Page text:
Review: Keith Emerson - A Musical Celebration Of Life, Symphony Hall, Birmingham
Fans of the late, great Keith Emerson came from across the world for a musical celebration of his life at Birmingham’s Symphony Hall.
The show last night was hosted and produced by funnyman Jim Davidson, who strolled out to the stage in a black Emerson, Lake and Palmer T-shirt, before welcoming the packed-out room.
“It’s nice to have all the family here isn’t it?” beamed Jim. “We’re here tonight to celebrate a star who made a difference to us all.”
And with that, the show began.
Music was first provided by highly-talented Keith Emerson Orchestra - a stunning full symphony orchestra which filled the venue’s stage.
Led by conductor Terje Mikkelsen, they serenaded the audience for the first half of the evening, with guest appearances from prog keyboard legend Rick Wakeman and Rachel Flowers - an incredible blind pianist from California.
Joined by a rock guitarist, bassist and drummer, a highlight from the orchestra was a stellar performance of Fanfare For The Common Man - during which Keith Emerson’s son Aaron joined them on keyboard. This was a true feast for the ears, and a stunning rendition of an iconic number.
Another special moment was when the orchestra performed Beyond The Stars - this was the last piece of music ever written by Keith, and the audience last night were the first to hear this beautiful song.
Keith’s ex-wife Elinor was also at the show - and thanked Jim for putting the event together, before revealing the late Greg Lake’s wife Regina was also in the audience.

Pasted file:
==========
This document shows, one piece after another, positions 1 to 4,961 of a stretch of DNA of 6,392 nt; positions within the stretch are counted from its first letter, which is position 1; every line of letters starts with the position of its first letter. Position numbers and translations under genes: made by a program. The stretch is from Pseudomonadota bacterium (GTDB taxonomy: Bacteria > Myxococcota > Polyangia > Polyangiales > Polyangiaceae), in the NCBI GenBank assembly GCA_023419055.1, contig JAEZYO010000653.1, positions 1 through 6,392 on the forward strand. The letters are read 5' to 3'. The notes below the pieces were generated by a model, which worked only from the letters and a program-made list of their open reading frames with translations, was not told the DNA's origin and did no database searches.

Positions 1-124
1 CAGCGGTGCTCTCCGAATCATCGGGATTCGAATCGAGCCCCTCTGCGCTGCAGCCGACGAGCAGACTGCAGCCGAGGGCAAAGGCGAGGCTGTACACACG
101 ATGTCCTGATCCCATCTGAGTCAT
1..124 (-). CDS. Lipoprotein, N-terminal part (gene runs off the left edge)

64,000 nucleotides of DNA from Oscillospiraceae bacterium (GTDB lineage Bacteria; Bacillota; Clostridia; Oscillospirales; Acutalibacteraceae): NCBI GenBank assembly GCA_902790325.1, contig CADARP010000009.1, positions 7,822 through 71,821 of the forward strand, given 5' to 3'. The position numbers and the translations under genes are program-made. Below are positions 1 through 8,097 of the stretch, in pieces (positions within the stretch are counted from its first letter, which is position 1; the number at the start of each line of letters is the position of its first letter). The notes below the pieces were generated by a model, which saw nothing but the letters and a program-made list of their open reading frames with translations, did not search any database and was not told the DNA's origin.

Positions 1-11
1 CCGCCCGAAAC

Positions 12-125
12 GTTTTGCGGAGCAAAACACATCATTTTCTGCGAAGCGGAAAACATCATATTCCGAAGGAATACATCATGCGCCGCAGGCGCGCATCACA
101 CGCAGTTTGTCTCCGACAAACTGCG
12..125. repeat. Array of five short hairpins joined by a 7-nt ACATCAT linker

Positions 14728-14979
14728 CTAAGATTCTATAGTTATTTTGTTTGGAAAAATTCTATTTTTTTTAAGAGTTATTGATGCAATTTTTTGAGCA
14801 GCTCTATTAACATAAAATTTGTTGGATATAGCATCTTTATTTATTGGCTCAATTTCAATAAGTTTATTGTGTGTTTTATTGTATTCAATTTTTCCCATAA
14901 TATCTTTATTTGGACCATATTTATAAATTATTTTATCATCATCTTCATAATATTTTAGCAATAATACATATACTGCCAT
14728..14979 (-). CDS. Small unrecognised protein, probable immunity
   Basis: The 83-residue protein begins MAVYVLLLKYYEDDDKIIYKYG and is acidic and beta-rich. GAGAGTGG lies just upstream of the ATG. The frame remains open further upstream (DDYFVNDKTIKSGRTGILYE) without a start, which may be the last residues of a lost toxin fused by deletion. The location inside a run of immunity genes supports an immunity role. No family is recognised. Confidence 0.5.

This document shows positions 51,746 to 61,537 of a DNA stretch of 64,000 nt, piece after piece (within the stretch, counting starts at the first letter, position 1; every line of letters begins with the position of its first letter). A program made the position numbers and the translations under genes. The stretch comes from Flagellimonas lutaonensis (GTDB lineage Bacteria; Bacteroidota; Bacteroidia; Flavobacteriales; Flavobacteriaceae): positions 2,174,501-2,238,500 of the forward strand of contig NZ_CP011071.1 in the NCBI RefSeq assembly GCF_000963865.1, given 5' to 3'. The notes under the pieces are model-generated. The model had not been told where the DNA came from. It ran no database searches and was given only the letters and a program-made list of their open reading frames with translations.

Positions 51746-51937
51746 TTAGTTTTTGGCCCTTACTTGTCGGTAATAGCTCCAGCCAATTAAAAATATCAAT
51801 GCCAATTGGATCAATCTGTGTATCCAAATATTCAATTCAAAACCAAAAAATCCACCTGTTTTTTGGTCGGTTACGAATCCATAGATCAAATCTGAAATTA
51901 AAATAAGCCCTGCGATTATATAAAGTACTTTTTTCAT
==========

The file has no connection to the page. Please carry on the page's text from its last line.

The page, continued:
Next on stage was the incredible 11-year-old Ethan - Keith’s grandson - whose piano playing was intricate and mesmerizing; his fingers trickling over the keys like water.
Rick Wakeman then returned for his solo slot - but not before (hilariously) grumbling that someone had removed the top of the piano, meaning his music had slipped right down.
“I’ll have to play this from memory,” said Rick, before stunning the crowd with a classical compilation on the piano.
Another pianist to grace the stage was French star Thierry Eliez, who first played alone and was later joined by a female vocalist and male cellist. A real highlight of Thierry’s performance was witnessing him strum the chords within the piano - a unique technique which Keith was known for.
After this, despite Thierry’s clear talent, his part of the show dragged a little for me - and I have a particular disliking for jazz, so really did not enjoy the jazz-like piano playing and scatting from the singer. Having said that, many of the crowd clearly did.
Another musician to join the show was Damien Joyce - with whom Keith did his final collaboration.
In between songs, Jim led singalongs with the crowd - who happily chanted the words to hits such as Lucky Man.
And it wasn’t just the musicians who came across the world to celebrate Keith’s life - members of the audience came from as far as Belgium, France and Italy for the show.
The evening was dedicated to raising money for military charity Care After Combat - and soldiers could be seen collecting money in the bar during the break.
An all-round variety of entertainment from a huge array of different acts.
A great, touching tribute to a star who is gone, but not forgotten.